Skip to main content

Substitution requires all possible support

Antonia Reihlen, Heidrun Fammler, Arne Jamtrot, Martyn Futter and Jana Simanovska

elni Review 2018, Issue 2, pp. 39-46. https://doi.org/10.46850/elni.2018.008

In its Art. 57, the EU chemicals regulation REACH lists specific hazardous properties that are of particular concern for human health and/or the environment. Substances which have been demonstrated by Member State authorities or by the European Chemicals Agency (ECHA) to fulfil these criteria are identified as substances of very high concern (SVHCs). These substances are included on the list of candidates for authorisation under REACH, the ultimate aim of which is their eventual phase-out where technically and economically feasible. Although the awareness of chemical risks has increased in general and authorities have intensified their support to companies, the rate of substitution of hazardous substances is still criticised as too slow.
In October 2018 an international seminar was jointly organised by three EU projects dealing with the reduction of risks from hazardous chemicals: “LIFE Fit for REACH” provides specific support on substitution to Baltic companies; the “NonHazCity” InterReg project identifies emission sources of hazardous substances, builds awareness and capacity in chemicals in cities and leads to emission reductions from small scale sources. The third project “LIFE AskREACH” aims at developing a smartphone app to improve communication of information on SVHCs in articles under REACH to consumers and improving related supply chain communication and awareness. At the seminar, opportunities to support substitution and overcome current barriers were discussed by experts from the EC, ECHA, Member States and different organisations, including academia, NGOs and the industry. This article describes the background of the discussions and the conclusions from the activities in the three projects, including the aforementioned joint seminar. It also contributes to the discussions on options to foster substitution in general.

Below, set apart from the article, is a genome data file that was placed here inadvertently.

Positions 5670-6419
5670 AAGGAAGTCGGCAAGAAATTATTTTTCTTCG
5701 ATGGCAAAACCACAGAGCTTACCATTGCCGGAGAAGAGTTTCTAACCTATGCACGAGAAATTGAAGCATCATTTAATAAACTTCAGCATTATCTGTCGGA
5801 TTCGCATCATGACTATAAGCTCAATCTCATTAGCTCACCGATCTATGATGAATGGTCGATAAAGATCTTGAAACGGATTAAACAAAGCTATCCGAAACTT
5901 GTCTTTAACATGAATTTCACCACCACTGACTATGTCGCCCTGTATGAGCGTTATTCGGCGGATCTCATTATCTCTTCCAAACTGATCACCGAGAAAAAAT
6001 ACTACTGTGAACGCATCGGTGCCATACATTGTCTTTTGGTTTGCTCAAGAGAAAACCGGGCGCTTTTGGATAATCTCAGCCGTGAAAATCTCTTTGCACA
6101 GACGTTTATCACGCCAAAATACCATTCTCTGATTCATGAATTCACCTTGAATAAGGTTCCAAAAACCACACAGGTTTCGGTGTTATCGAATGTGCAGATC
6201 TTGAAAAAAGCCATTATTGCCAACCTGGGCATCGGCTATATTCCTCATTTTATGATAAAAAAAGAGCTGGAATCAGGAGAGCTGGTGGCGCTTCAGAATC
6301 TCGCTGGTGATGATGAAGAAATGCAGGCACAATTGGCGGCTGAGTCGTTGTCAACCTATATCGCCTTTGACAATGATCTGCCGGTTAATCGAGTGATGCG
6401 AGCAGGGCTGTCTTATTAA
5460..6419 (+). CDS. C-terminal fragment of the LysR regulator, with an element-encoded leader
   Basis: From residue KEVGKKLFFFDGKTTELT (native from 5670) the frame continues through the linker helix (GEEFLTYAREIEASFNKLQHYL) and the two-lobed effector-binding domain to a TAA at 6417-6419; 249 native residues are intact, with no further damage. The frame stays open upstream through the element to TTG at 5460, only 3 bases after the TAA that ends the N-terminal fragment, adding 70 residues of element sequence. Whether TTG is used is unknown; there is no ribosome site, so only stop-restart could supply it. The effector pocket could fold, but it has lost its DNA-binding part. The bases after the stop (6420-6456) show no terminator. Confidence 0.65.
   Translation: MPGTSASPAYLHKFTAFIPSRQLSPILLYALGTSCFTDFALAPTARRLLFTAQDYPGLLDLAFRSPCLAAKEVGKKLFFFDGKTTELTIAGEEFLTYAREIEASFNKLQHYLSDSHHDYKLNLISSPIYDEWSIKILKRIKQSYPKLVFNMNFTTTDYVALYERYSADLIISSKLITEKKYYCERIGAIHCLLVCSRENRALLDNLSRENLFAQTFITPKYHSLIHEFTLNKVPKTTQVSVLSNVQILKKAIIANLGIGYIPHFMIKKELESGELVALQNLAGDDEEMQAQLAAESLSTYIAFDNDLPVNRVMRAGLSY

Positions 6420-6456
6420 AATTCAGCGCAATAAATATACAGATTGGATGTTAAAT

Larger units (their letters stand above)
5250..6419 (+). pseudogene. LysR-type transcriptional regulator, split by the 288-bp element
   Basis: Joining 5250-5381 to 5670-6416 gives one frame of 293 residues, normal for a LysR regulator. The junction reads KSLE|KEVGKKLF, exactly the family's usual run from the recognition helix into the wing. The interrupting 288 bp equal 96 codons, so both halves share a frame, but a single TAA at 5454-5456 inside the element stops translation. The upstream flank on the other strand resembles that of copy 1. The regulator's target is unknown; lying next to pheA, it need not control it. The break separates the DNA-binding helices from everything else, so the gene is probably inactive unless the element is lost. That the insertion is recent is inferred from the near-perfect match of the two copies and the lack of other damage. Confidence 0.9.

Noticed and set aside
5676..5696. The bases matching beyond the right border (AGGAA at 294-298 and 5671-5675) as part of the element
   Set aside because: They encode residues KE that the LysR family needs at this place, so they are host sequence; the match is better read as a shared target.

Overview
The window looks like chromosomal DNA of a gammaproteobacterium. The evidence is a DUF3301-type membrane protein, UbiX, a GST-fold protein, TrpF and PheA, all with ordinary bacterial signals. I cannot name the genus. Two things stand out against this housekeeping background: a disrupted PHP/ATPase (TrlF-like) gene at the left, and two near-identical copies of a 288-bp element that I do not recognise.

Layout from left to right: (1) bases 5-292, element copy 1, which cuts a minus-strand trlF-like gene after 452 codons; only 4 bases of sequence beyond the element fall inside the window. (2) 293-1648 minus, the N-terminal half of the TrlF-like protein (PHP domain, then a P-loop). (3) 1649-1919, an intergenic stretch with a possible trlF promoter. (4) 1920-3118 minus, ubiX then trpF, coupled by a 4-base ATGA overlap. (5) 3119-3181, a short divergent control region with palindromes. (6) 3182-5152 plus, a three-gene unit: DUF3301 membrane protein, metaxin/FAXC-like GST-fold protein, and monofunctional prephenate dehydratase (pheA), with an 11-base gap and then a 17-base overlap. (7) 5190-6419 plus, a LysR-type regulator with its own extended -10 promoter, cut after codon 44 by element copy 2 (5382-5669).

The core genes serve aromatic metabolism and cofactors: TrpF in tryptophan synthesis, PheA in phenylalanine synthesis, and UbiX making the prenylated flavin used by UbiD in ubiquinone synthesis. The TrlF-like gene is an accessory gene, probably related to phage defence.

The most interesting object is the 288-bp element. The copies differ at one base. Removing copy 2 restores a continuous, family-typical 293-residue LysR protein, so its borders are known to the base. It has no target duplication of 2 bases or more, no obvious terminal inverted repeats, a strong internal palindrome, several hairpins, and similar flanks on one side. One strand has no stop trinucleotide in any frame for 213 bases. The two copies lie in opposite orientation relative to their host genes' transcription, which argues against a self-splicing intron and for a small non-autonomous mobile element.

Access full article

References

  1. Management International 2003(41):56-76(21) March 2003.
  2. Regulation (EC) no 1907/2006 of the European Parliament and of the Council of 18 December 2006concerning the Registration, Evaluation, Authorisation and Restriction of Chemicals (REACH), establishing a European Chemicals Agency, amending Directive 1999/45/EC and repealing Council Regulation (EEC) No 793/93 and Commission Regulation (EC) No 1488/94 as well as Council Directive 76/769/EEC and Commission Directives 91/155/EEC, 93/67/EEC, 93/105/EC and 2000/21/EC, OJ 2006 L 396/1.
  3. Communication from the Commission to the European Parliament, the Council and the European economic and social Committee Commission General Report on the operation of REACH and review of certain elements Conclusions and Actions {SWD(2018) 58 final}.
  4. Directive 2004/37/EC of the European Parliament and of the Council of 29 April 2004 on the protection of workers from the risks related to exposure to carcinogens or mutagens at work (Sixth individual Directive within the meaning of Article 16(1) of Council Directive 89/391/EEC), OJ 2004 L 158/50.
  5. Directive 2010/75/EU of the European Parliament and of the Council of 24 November 2010 on industrial emissions (integrated pollution prevention and control), OJ 2010 L 334/17.
  6. Directive 2000/60/EC of the European Parliament and of the Council of 23 October 2000 establishing a framework for Community action in the field of water policy, OJ 2000 L 327/1.
  7. Lenhardt, U. and Beck, D.: “Prevalence and quality of workplace risk assessments – Findings from a representative company survey in Germany” in Safety Science Volume 86, July 2016, Pages 48-56. DOI: https://doi.org/10.1016/j.ssci.2016.02.017.
  8. Implementation report on the OSH directives of 2015, EU Commission, DG Employment: “Evaluation of the Practical Implementation of the EU Occupational Safety and Health (OSH) Directives in EU Member States”, Brussels, 2015.
  9. ISO 14024:2018(en) Environmental labels and declarations — Type I environmental labelling — Principles and procedures.
  10. EMAS: European Eco-management and Auditing Scheme. ISO: International Organization for Standardization.